Danica-Watch Entering Final Stages
While no team confirmation has been made, it appears that the final pieces are about to be put together for Danica Patrick’s run in the 102nd Indianapolis 500, her final competitive effort in the sport of auto racing.
With the announcement that long-time supporter GoDaddy.com will sponsor her attempts at the Daytona 500 next month and at the Brickyard in May, the potential location of her performances appears to be gaining clarity after talks seemed to lose steam after the Christmas holiday.
In the early scenarios, it appeared that the likely destination for the 2005 Indy 500 Rookie of the Year’s effort would be with Chip Ganassi Racing, after the team’s owner was quoted by the Associated Press as having “liked the idea,” of Patrick returning to IndyCar
s for one final race. The path to a third car for Indy alongside the team’s regular pilots Scott Dixon and Ed Jones reached a dead-end however, when Ganassi confirmed that an extra car would not be made available.
In addition to CGR, other full season runners also showed no interest in acquiring Patrick, including Rahal Letterman Lanigan Racing, whom the Roscoe, Illinois-native drove for in 2005 and 2006 and Andretti Autosport, who provided entries for her from 2007 to 2011.
As the entries capable of winning at the Brickyard began to disappear, other chances for Indy have surfaced. According to RACER Magazine, the most realistic option at this point appears to be with Indy-only entrant Dreyer & Reinbold Racing. Although the Indianapolis-based operation has not contested the full Verizon IndyCar Series circuit since 2012, the squad overseen by car dealership magnate Dennis Reinbold has annually contested the Greatest Spectacle in Racing in each of the last five years, including three of the previous four with veteran Sage Karam.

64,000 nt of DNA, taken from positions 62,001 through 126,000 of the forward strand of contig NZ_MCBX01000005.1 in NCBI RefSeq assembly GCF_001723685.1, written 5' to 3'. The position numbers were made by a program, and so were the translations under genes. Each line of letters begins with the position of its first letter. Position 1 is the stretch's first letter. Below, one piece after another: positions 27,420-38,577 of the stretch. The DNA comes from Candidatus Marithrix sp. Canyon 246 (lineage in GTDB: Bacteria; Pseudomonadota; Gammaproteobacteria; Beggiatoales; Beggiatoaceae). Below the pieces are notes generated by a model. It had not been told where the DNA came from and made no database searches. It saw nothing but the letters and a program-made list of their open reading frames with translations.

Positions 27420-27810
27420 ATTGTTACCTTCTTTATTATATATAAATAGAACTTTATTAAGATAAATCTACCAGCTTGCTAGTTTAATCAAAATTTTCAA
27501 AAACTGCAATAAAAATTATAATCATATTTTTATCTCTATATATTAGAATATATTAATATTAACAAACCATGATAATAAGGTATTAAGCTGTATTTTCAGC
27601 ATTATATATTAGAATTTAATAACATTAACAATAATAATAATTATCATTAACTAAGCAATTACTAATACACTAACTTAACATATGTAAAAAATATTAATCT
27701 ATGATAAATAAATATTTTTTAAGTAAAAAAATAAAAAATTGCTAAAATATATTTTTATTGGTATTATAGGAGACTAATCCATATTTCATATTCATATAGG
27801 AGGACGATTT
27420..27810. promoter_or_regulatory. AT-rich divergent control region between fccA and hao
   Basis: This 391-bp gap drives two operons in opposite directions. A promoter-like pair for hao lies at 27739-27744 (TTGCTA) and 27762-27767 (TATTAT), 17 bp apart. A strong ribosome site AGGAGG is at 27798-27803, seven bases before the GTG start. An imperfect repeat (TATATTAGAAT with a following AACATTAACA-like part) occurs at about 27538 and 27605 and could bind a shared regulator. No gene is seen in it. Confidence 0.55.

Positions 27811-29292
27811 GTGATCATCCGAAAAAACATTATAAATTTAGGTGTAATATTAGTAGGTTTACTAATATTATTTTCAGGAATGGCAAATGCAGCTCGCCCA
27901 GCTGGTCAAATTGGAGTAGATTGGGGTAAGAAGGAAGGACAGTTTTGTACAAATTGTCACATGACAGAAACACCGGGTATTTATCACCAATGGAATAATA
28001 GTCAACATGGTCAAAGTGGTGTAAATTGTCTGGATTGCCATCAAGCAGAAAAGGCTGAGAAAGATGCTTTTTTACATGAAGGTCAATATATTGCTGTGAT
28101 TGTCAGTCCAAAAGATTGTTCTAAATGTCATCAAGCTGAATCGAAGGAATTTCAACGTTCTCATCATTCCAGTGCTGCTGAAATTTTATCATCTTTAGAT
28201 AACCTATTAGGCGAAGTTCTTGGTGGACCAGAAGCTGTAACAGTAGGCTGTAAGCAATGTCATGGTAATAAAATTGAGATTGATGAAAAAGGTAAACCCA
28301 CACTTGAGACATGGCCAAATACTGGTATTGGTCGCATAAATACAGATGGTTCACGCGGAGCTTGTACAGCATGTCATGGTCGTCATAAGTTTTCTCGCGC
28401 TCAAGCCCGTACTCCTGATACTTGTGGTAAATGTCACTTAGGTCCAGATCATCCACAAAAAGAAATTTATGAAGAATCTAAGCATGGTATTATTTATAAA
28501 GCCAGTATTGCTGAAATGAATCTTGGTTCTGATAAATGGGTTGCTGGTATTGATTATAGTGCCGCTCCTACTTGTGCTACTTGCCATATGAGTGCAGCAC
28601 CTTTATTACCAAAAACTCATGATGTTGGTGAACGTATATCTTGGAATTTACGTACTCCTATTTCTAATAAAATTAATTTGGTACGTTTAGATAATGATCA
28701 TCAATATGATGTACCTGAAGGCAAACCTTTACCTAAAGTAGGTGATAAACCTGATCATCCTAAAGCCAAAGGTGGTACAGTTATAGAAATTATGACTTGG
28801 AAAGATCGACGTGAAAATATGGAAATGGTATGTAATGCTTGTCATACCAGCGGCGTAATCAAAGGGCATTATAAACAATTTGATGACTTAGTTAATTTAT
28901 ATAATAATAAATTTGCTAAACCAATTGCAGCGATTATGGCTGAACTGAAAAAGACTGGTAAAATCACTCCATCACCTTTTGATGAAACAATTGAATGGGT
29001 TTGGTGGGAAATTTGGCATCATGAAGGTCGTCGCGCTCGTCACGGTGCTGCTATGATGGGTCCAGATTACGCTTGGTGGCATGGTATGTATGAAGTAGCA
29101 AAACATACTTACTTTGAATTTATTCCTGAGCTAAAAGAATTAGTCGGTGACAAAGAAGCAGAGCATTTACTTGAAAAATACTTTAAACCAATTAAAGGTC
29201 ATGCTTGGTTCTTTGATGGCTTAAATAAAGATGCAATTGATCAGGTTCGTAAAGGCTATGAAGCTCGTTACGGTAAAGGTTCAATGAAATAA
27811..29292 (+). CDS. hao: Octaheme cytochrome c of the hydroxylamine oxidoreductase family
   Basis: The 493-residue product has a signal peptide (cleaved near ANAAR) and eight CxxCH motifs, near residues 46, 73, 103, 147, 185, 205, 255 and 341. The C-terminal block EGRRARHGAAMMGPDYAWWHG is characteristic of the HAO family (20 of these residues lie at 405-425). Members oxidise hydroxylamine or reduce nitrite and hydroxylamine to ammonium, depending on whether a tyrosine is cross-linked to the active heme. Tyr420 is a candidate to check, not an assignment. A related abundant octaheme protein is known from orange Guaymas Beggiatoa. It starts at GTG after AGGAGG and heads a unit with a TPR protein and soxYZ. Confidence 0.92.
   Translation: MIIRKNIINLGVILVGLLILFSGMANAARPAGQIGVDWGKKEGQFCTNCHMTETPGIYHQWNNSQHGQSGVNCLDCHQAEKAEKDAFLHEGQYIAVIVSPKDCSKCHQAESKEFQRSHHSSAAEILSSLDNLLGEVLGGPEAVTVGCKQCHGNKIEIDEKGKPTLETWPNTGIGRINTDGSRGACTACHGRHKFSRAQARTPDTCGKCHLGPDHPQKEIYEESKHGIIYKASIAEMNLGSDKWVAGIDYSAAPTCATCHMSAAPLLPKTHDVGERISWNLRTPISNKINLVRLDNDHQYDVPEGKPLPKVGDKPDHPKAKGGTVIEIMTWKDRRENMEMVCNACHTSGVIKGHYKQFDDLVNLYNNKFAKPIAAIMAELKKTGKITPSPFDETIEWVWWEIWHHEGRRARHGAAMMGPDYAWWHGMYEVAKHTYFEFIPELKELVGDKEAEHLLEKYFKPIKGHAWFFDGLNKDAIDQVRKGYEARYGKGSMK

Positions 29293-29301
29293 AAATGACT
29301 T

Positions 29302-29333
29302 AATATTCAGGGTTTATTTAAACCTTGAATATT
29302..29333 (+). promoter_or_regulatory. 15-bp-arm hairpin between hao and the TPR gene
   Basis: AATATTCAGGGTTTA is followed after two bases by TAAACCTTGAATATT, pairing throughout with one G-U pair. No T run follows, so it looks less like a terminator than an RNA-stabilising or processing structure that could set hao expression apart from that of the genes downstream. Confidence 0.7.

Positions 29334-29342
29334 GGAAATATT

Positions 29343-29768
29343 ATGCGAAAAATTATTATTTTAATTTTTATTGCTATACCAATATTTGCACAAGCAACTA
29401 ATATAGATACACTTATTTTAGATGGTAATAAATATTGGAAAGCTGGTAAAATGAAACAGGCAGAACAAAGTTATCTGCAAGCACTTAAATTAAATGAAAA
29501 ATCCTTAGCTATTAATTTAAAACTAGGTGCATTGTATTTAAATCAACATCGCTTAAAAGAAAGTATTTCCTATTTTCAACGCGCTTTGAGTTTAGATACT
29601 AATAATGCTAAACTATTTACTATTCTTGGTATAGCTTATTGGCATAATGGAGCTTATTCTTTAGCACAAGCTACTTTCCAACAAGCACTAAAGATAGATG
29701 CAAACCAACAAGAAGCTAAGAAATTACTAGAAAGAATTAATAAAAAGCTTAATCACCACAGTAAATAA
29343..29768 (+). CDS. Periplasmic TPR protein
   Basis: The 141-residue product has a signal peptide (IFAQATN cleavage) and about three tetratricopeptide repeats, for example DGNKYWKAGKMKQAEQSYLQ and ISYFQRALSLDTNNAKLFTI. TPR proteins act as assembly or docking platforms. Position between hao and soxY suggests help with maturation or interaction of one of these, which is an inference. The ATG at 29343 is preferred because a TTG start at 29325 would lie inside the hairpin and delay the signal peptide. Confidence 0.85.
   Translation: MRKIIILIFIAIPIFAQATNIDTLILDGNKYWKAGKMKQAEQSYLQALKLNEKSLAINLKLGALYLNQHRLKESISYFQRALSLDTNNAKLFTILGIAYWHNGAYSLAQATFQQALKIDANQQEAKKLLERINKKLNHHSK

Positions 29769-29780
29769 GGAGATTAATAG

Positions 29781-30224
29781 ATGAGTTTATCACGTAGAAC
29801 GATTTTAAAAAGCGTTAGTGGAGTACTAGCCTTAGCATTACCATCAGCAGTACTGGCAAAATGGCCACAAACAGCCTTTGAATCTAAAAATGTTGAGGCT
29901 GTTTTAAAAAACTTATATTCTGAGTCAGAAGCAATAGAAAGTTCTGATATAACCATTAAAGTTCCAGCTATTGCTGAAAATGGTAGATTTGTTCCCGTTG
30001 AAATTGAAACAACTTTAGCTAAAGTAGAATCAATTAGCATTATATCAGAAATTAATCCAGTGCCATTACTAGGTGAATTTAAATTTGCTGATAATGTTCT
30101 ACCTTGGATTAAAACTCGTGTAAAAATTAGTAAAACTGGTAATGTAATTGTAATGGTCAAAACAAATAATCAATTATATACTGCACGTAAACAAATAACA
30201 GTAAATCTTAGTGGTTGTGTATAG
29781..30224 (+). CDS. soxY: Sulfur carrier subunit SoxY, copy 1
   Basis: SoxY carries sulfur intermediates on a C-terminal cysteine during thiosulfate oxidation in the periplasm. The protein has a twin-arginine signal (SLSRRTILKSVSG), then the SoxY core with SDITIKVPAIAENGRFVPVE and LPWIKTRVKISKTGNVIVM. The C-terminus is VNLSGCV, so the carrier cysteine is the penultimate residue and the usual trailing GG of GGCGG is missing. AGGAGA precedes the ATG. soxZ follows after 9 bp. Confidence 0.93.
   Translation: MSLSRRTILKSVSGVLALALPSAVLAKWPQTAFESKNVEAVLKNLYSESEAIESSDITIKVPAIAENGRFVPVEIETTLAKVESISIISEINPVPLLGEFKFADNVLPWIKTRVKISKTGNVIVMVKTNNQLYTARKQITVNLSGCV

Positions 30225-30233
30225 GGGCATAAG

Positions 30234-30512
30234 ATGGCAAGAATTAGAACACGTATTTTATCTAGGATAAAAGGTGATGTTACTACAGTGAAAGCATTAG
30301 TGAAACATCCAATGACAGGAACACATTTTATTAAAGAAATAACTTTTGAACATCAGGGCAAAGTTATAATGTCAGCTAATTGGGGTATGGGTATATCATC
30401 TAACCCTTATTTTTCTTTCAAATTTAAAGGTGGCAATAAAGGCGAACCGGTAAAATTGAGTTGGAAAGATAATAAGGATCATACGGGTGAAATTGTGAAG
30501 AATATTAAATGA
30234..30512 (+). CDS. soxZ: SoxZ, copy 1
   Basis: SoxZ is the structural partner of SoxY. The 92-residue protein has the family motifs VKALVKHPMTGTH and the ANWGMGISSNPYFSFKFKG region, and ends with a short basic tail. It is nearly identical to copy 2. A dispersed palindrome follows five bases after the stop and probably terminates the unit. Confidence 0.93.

In recent months, the chances for two cars from DRR began to gain steam for this May. Reinbold purchased two brand-new Dallara DW12 chassis, complete with the all-new aerodynamic kit for this season. The add-ons mean the team has three cars at its disposal. If things work out, Pennsylvania’s Karam would be in one machine, while the second car would be made available to another funded driver, with Patrick being one option.
Reinbold has hinted at a possible return to the full-time participation in the Verizon IndyCar Series, and an expansion for the Indy 500 in May could provide a springboard for it.
Another team that could become a Plan B alternative is Harding Racing, who debuted at the Indianapolis Motor Speedway in 2017, finishing ninth with Gabby Chaves. As reported by POPULAR OPEN WHEEL earlier this month, team president Brian Barnhart has mentioned a desire to enter a second machine alongside the Colombian veteran to improve performance. Although not confirming or denying any chats with Patrick, the former IndyCar Series director of competition said he would be open to offering a ride if all other opportunities did not come to fruition.
Stay tuned to POPULAR OPEN WHEEL on this developing story as new information is obtained.
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